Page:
Out-of-town grandparents: solving the #1 problem of babysitting.

The crucial moment of a babysitting time? Absolutely, it’s the moment when the parents leave.

If tears are going to be shed or the child is going to plead, “I want to go with them!” it’s going to happen at the moment of departure. An upset child is especially stressful for out-of–town grandparents who want every moment of the visit to be wonderful for their grandchildren.

After eight years of being grandparents, happily, our grands are quite comfortable with us and usually we have no problems. We don’t babysit during a visit unless we’re sure the kids are comfortable with us. (Another of my posts on babysitting lists ways to tell if the kids are ready for you to babysit.)

But a big downside of being a miles away grandparent is that we can’t offer consistency for the child, to allow him or her to always be “used to” us babysitting. Plus kids grow and change! Add those hurdles together and …

  • Gabriel, who was fine with you babysitting in January, might not like the idea in July when you’re visiting again.
  • Two-year old Jamar doesn’t realize you’ve always babysat on every visit — to him, it’s a new experience.
  • Four-year old Eleanor who barely nodded when the parents left during your last visit might now wonder if the parents are going to a more fun place than home.

Departure trick — I mean, tip!

If I sense the child won’t like the parent(s) leaving, I always have a special activity planned for the moment of departure to soothe over any misgivings a little one might have.

I’ll say “Mommy and Daddy are going to run some errands, but I thought we could decorate the cupcakes while they are gone. We’ll start after they leave.”

Works like a charm. Pick a show-stopper activity your grandchild likes. My grands are usually pushing Mommy and Daddy out the door so we can get started on our fun! You make “the leaving” something the child wants to happen.

Remember, don’t start the special activity before the parents leave. All bets would be off as the child then has no happy anticipation about them being gone. You make the child want the parents to leave!

When one of the grandkids is in the clinging toddler stage, I have a couple of wrapped presents stashed in my suitcase (small items like stickers or a coloring book) and have been known to bring those out and put on the mantel for the child “to open after Mommy and Daddy leave.” But I use that gift ploy only if I have to. if I sense their might be trouble, usually just the promise of a fun activity has them saying, “Bye Bye, Mommy and Daddy!”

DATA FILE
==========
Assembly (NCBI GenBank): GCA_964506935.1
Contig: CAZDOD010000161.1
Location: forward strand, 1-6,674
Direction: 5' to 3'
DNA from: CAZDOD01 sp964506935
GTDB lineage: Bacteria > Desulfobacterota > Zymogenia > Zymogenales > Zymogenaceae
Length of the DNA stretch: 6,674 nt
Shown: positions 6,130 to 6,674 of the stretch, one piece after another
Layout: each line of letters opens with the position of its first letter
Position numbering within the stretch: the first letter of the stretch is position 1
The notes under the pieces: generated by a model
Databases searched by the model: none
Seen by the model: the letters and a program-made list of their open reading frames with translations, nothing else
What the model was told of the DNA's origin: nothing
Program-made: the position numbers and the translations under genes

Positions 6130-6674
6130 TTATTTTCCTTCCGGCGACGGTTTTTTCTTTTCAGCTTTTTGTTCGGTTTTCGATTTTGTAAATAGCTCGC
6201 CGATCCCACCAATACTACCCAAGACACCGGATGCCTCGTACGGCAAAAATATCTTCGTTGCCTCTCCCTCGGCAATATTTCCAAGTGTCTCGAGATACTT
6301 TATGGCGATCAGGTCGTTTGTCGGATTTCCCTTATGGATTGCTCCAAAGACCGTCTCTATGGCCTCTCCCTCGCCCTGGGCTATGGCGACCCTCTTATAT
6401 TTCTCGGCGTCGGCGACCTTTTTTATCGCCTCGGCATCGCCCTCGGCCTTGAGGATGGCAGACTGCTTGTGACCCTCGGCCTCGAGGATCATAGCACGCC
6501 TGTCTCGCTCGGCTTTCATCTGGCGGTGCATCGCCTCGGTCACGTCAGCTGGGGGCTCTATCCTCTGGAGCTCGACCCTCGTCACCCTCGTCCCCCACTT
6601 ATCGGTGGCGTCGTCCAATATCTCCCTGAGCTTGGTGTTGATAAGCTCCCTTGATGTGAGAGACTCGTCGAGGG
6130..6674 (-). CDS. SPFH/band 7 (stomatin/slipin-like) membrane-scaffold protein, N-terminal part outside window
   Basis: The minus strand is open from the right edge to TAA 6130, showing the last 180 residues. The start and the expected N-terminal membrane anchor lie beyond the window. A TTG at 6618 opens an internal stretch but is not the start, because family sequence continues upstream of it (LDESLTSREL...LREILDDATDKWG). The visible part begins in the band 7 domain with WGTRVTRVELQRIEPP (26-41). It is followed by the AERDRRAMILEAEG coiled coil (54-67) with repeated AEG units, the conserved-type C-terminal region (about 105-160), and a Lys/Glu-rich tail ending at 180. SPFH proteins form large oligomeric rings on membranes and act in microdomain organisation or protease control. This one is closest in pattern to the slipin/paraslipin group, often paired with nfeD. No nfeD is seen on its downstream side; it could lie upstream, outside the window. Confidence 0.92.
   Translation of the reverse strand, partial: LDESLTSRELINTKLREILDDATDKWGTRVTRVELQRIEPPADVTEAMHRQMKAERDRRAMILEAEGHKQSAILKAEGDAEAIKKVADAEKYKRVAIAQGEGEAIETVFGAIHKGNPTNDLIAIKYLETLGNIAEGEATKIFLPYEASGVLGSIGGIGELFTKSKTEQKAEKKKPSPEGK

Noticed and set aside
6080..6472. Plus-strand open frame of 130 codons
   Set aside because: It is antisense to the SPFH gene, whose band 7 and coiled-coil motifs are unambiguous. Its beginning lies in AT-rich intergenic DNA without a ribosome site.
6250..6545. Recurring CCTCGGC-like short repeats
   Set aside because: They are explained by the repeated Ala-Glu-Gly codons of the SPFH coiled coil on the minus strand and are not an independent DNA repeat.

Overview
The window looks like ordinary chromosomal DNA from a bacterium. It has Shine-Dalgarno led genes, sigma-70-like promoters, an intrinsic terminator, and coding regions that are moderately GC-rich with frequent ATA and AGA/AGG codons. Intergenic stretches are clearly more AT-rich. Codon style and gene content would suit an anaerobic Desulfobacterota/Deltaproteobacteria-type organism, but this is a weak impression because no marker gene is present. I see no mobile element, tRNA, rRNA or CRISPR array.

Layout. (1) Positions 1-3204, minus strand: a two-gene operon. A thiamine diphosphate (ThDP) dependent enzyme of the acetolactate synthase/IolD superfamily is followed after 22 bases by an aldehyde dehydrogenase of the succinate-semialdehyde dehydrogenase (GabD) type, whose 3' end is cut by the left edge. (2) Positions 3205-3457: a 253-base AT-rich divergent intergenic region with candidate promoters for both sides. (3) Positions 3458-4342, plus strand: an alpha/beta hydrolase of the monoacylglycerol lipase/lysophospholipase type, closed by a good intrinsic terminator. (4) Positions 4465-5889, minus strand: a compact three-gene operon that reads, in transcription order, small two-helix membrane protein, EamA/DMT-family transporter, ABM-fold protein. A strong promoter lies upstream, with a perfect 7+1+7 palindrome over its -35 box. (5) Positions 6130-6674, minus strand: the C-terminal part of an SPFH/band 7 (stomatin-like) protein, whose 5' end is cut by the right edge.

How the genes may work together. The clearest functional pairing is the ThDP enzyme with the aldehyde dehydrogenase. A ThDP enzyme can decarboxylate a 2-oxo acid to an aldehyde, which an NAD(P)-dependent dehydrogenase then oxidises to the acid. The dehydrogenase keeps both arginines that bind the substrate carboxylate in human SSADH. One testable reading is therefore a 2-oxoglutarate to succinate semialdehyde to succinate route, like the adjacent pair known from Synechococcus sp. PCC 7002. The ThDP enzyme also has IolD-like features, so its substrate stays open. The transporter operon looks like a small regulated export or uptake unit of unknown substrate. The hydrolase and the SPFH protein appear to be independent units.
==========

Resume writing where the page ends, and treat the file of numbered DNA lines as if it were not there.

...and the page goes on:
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Do you like babysitting when you’re visiting your grands? Please share any tips you have in the Comments section below.

7 thoughts on “Out-of-town grandparents: solving the #1 problem of babysitting.”

  1. We once had a bad time when our three year old didn’t want his folks to leave. Made me cry! I’m using your trick the next time we visit.

  2. This is not on topic, but I wanted to share I haven’t seen my two grandchildren in Utah since October; we live in Ohio. We had visits planned, and they were to come here. The corona changed those plans. It is not getting better, and Utah is a hot state right now with the virus.

    I miss them so much. We do FaceTime but that is not the same. I feel like crying a lot, aa I don’t know when we will see them.

    I wondered if you have any suggestions for me. I feel blessed to not have the corona virus, and enjoy my grandson that lives close, but I miss the other two so much.

    Thank you for any help you can give.

    • Penny, my heart goes out to you and everyone else who is experiencing pangs of separation. We were coping pretty well with grandkids being far away, weren’t we? Until this new barrier — the Corona virus — was given to us. Now we don’t even have a visit to look forward to.

      Here are a few pieces of advice, since you asked. But trust me, I’m often a weeping grandma, too, so these aren’t miracle cures!
      – I find I do better when I don’t project ahead. As much as I can, I really try not to think to much about when the next visit will be, which is rough for me because I’m a planner. When I find my thought process going in that direction, I force myself back to just thinking about today.
      – It helps me to talk to another grandparent who’s in the same situation. I hope you have a friend or two who also is pining to see her out-of-town grandkids.
      – Video chatting with my four grandkids really helps me. I feel connected to them and I feel I’m keeping our relationships going.
      – When I feeling blue, it helps to take a walk or go for a drive. A change of scenery makes the world seem a bit different.
      – I limit how much of the news I watch or read, especially on a blue day. Someone talking about a vaccine not being ready for a long time makes me so angry. All I want is that vaccine so I can see my grandkids.
      – This sounds silly but I try to think of parents of immigrants back in the olden days. Their adult children set sail on a ship to America and the parents knew they would never see them again. You and I are so much luckier than that.

      Penny, I hope these suggestions might help you a bit here or there. I live in Ohio too … and my grands are in Washington state so you and I have thousands of miles away from our grandkids. This is such a rough time … but it WILL END.Happy days will be ahead and our suffering will be over.

      Thanks for reaching out.


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